Sunday, August 26
This one-day course is an introduction to the emerging fibre optic technologies of Distributed Temperature Sensing (DTS) as well as related Distributed Acoustic (DAS) and Distributed Chemical Sensing (DCS). This programme looks at how these technologies work, and their application to the oil and gas industry.
Monday, August 27
This one-day training course introduces completion, production, surveillance, and reservoir engineers to the design of fiber-optic DTS (distributed temperature sensing) and DAS (distributed acoustic sensing) well installations.
Tuesday, August 28
Future Directions in Fiber-Optic Sensing: From Quantum-Based Data Acquisition to Advanced Machine Learning
This session will focus on these geophysical, seismic and areal monitoring applications and how the results are impacting decision making. This market segment of fiber optics is continuing to grow rapidly and has seen significant advancements in the past few years.
While some of the more common applications of subsurface fiber optics are related to in/near wellbore monitoring (i.e. stimulation, injection & production profiling), there is also substantial interest in applications that focus on monitoring of the reservoir away from the wellbore.
This session will address both emergent and enabling technologies that advance the use of fiber-optic monitoring in the oilfield, as well as methodologies that have the greatest potential to impact the oil and gas business.
Emergent fiber-optic technologies from other industries can lead to new oil & gas applications as well as improve the economics and lower the risks associated with fiber-optic deployment. Enabling technologies bring previously separate technologies together to create new optical solutions.
Completion and stimulation design execution are critical to optimal reservoir development and asset performance. This session addresses the role of fiber-optic monitoring in validating and updating the completion, stimulation, and production models used in optimizing these processes.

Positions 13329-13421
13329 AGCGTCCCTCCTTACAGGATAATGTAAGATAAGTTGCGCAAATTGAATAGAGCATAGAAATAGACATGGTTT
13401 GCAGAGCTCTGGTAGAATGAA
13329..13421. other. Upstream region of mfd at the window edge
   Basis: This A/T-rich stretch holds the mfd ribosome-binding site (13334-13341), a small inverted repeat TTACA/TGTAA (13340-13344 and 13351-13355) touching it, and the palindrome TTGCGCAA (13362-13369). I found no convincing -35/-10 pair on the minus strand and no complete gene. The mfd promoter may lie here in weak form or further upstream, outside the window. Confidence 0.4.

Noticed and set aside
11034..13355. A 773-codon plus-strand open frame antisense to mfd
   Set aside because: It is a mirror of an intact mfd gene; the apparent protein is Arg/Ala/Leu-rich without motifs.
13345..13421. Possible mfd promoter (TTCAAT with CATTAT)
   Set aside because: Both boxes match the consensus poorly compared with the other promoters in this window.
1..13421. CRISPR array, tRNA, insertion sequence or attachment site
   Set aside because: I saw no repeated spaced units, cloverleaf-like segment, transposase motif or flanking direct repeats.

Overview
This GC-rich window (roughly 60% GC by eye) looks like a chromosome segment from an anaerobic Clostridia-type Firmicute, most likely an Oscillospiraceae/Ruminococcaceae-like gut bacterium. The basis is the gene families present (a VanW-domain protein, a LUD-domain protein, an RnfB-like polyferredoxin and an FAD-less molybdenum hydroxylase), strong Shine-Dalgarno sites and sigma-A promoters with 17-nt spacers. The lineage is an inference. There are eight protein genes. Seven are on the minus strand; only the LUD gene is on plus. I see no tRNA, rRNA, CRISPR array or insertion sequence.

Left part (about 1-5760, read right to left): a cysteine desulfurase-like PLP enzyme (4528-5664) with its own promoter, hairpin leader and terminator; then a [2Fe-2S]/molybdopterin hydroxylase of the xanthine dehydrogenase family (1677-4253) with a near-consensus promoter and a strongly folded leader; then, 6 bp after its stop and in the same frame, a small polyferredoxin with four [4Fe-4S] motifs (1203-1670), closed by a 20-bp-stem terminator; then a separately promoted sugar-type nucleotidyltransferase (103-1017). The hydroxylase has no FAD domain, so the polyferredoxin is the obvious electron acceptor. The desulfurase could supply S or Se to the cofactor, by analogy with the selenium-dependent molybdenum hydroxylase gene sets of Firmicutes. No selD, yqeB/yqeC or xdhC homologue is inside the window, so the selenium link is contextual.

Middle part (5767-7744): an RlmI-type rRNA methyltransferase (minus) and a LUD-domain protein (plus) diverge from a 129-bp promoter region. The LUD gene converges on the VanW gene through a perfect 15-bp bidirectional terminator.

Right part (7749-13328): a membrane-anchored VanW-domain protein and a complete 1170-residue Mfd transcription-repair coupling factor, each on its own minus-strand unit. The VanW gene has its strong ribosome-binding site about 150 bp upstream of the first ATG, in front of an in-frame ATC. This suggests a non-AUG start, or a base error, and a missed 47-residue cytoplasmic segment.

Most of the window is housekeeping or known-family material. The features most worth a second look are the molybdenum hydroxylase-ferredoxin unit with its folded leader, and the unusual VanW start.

This session features examples of stimulation monitoring using distributed sensing methods of temperature (DTS), acoustics (DAS) and strain (DSS). The diagnostics they enable are critical for evaluating fluid placement and completion effectiveness in wells with multiple and/or long treatment intervals.
Objectives typically include determination of injected fluid and slurry volume distribution along a wellbore and/or in the “far-field” domain. Assessment of isolation to targeted injection intervals, or communication outside of the target intervals, can also be evaluated. Stimulation effectiveness evaluation is further enhanced by measuring relative inflow contributions, and the dynamic flow behavior with time.
Wednesday, August 29
This session will explore the latest technologies to highlight the value in distributed sensing technology development.
In today’s challenging oil and gas market it is more important than ever that wellbores, pipelines, flowlines and facilities operate as efficiently as possible. Current distributed sensing technology can give an operator the capability to ensure that this is the case and to identify those situations where it is not.
In some cases, the latest technology is not being applied in our industry, even though there is a clear need for the practical application of technology that has been developed for another space.
This session will present a look at cutting-edge technologies, methods, and processes that being developed to further our remote sensing capabilities.
DTS technology has been in use in the oil and gas industry for over 20 years. Advances in distributing sensing technologies have led to increased adoption in the industry. This increased adoption has also highlighted the challenges faced in getting systems successfully deployed in order to collect the required measurements.
In this session, presenters will share innovations in interoperability between various suppliers, use of standards, data management, data visualization, and data analytics.
The value of surveillance monitoring relies on timely conversion of the raw data into information and a format that the decision maker can readily use. As the use of fiber-optic sensing becomes more prevalent, the need for easily moving and manipulating data and presenting it in a useful manner has become a necessity.
Thursday, August 30
This session will explore case histories, lessons learned, and explore the solutions to asset integrity and flow assurance issues in the upstream and midstream markets. These issues include the impact of installation practice on performance, event detection issues and tradeoffs, and new features and capabilities.
Recent incidents involving pipelines have raised awareness of the need for better methods to prevent and mitigate potential problems related to the transportation of hydrocarbons. The adoption of distributed fiber optic sensing technologies to monitor wellbores, pipelines, flowlines and facilities could provide better solutions and improve public perceptions.
Brief overviews from the various organizations that are involved with formulating standards and protocols for the industry will be provided. A focus on current and planned activities for each organization will also be discussed.